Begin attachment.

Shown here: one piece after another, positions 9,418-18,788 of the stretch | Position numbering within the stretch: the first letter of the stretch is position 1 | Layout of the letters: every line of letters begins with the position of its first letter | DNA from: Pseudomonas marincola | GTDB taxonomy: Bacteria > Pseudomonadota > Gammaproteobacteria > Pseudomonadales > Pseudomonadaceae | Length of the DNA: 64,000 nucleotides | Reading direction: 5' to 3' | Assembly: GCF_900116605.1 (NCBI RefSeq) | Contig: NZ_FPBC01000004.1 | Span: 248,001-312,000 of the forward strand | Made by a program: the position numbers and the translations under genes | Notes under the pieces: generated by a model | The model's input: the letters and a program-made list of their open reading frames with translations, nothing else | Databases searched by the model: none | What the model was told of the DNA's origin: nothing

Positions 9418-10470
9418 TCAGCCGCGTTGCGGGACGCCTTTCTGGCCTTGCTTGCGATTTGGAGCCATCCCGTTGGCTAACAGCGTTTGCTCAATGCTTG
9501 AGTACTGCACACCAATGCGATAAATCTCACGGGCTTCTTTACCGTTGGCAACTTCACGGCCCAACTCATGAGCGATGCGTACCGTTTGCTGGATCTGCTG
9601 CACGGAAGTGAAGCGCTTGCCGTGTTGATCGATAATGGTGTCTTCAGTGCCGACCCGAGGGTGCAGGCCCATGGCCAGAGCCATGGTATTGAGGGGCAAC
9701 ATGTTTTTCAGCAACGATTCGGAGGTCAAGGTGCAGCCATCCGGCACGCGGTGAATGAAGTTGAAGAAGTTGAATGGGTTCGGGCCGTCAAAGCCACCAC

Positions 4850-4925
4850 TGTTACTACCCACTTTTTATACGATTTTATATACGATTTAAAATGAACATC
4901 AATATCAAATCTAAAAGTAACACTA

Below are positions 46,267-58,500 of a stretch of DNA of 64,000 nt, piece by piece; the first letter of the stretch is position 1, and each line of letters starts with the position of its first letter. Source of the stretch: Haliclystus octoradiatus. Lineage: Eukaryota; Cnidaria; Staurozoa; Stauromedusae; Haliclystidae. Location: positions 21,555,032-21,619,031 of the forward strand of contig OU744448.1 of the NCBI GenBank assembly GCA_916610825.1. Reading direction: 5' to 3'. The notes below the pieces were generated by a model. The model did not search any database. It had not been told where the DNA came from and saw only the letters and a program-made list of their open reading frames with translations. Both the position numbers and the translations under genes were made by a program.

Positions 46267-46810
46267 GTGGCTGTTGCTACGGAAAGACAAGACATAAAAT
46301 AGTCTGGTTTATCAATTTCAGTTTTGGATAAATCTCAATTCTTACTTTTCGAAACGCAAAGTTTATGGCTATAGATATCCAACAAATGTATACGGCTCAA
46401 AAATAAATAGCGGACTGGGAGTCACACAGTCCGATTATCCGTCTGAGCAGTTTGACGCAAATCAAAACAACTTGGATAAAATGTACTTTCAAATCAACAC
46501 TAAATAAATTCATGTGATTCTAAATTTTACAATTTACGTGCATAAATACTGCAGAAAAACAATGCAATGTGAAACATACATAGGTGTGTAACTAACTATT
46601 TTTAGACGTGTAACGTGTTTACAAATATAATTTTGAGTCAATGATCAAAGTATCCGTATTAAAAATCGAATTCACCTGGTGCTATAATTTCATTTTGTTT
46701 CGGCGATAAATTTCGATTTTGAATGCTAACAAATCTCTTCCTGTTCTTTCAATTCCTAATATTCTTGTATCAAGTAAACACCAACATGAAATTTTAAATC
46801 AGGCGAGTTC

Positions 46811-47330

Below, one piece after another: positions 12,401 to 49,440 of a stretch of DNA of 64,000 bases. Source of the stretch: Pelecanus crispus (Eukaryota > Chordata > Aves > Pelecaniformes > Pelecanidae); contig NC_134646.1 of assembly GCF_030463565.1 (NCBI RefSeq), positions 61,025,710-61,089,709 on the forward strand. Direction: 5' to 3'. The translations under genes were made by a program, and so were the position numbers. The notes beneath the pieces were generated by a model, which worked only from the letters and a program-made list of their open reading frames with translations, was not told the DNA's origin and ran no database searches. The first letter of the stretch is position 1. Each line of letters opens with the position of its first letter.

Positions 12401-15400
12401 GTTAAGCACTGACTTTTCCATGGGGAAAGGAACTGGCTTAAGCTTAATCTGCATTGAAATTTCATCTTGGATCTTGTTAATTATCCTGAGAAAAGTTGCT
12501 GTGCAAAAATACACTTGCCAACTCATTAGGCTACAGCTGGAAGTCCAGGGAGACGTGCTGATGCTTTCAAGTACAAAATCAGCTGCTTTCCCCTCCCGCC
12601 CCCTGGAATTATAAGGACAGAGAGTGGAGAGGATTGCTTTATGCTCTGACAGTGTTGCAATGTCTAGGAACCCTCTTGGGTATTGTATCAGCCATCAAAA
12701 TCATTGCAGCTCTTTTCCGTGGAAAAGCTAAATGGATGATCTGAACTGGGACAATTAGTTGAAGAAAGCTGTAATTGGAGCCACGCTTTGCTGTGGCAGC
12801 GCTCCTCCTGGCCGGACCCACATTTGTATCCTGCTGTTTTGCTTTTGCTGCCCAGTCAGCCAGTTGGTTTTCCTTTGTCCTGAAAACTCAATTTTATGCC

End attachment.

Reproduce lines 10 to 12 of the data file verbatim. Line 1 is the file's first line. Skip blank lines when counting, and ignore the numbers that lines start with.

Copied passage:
Below are positions 46,267-58,500 of a stretch of DNA of 64,000 nt, piece by piece; the first letter of the stretch is position 1, and each line of letters starts with the position of its first letter. Source of the stretch: Haliclystus octoradiatus. Lineage: Eukaryota; Cnidaria; Staurozoa; Stauromedusae; Haliclystidae. Location: positions 21,555,032-21,619,031 of the forward strand of contig OU744448.1 of the NCBI GenBank assembly GCA_916610825.1. Reading direction: 5' to 3'. The notes below the pieces were generated by a model. The model did not search any database. It had not been told where the DNA came from and saw only the letters and a program-made list of their open reading frames with translations. Both the position numbers and the translations under genes were made by a program.

Positions 46267-46810
46267 GTGGCTGTTGCTACGGAAAGACAAGACATAAAAT